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Home > Be Healthy > Health Library > Dementia: Tips for Communicating
A person with early-stage dementia or Alzheimer's may have trouble finding the right words.
As dementia gets worse, so do problems with words and thinking. A person may say things that don't make sense. They may also have trouble knowing what others are saying.
When dementia is severe, a person can't communicate with words and may not be able to answer yes/no questions with gestures. When this is the case, it's a person's behavior that hints at their needs and feelings. You may find that the best ways to communicate are with your presence, touch, and tone of voice.
Communicating with a person who has Alzheimer's disease or another dementia can be very challenging. Changing your approach to the way you communicate may be helpful.
Sometimes a person may not respond to you because he or she cannot hear you. Not being able to see well may make the person more confused, agitated, or withdrawn. If you suspect a problem, have a health professional evaluate the person's hearing and vision.
Offer reassurance, and try to distract the person or focus his or her attention on something else. Do not confront the person about his or her denial of the disease.
Present only one idea at a time. And avoid talking about abstract concepts.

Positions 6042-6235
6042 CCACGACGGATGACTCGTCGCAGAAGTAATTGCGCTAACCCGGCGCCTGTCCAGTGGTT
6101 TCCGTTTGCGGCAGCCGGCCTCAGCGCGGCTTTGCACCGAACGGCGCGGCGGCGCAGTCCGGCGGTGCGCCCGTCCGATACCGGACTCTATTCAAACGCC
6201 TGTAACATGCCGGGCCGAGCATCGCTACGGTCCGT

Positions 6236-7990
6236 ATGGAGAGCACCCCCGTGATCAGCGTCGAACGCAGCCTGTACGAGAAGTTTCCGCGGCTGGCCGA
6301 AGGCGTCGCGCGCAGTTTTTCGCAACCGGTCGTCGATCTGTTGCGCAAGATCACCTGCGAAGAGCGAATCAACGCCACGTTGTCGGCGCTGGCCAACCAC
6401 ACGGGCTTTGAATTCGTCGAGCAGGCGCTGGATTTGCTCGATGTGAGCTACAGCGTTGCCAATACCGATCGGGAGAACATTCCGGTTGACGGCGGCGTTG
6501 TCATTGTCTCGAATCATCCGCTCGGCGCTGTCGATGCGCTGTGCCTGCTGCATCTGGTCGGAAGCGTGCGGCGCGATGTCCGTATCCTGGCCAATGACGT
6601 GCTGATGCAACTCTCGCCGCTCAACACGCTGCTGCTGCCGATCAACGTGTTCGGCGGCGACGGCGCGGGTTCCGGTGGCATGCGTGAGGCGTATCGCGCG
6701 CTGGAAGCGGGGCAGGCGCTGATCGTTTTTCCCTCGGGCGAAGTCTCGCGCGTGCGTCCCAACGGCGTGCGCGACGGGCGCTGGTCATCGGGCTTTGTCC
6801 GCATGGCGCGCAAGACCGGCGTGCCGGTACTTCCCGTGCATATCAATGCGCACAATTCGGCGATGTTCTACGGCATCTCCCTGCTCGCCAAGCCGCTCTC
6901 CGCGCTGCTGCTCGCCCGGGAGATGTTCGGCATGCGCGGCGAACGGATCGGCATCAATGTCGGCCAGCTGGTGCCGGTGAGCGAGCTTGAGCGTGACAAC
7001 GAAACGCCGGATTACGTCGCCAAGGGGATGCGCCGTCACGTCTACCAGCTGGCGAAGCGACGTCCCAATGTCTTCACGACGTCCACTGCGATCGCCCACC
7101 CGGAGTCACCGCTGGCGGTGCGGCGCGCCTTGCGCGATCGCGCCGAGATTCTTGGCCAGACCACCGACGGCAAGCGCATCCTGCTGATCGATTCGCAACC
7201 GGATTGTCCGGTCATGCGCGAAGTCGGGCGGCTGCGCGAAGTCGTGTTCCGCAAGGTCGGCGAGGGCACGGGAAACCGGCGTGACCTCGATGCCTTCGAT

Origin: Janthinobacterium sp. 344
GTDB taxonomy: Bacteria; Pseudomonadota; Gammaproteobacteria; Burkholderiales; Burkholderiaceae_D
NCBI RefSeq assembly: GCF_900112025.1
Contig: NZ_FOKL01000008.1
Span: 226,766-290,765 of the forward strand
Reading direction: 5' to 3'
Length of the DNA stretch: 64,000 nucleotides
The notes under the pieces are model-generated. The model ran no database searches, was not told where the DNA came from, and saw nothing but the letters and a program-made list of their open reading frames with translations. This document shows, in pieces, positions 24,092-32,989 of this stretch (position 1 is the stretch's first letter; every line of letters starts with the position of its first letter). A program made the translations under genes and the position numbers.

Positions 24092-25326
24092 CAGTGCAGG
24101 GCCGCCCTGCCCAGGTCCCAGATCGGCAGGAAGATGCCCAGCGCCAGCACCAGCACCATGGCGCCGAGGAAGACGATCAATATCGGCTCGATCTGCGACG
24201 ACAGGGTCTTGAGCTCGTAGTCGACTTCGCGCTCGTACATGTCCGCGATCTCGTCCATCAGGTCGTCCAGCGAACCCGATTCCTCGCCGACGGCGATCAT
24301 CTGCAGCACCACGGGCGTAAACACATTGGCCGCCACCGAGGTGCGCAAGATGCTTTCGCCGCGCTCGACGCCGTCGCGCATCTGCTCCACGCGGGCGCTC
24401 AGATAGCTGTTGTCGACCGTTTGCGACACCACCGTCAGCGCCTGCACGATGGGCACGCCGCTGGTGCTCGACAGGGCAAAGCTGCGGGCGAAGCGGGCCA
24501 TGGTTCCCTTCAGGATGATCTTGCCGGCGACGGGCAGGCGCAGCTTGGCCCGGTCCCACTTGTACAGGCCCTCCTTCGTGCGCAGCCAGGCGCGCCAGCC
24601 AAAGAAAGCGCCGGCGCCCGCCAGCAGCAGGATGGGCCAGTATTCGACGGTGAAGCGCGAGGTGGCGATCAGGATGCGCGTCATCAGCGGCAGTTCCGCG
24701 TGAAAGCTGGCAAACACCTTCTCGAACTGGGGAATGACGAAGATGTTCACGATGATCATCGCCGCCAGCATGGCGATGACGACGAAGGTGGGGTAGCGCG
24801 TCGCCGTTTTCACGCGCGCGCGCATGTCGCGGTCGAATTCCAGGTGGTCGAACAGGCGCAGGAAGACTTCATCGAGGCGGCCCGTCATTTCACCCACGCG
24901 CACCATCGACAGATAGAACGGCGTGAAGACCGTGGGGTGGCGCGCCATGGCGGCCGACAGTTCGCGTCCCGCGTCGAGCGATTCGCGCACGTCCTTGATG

Break tasks and instructions into clear, simple steps, offered one step at a time.
Be calm and supportive. A person with dementia is still aware of emotions and may become upset upon sensing anger or irritation in your voice.
This shows that you are listening. Touch may be better understood than words. Holding the person's hand or putting an arm around his or her shoulder may get through when nothing else can.
This can give you clues as to what the person is feeling. Sometimes the emotion is more important than what is said.
Let the person select his or her clothing, activities, and foods. But too many choices can be overwhelming. Offer a choice of 2 to 3 options, not the whole range of possibilities.
Current as of:
February 9, 2022
Author: Healthwise StaffMedical Review: Anne C. Poinier MD - Internal MedicineKathleen Romito MD - Family MedicineMyron F. Weiner MD - Psychiatry, Neurology
Current as of: February 9, 2022
Author: Healthwise Staff
Medical Review:Anne C. Poinier MD - Internal Medicine & Kathleen Romito MD - Family Medicine & Myron F. Weiner MD - Psychiatry, Neurology
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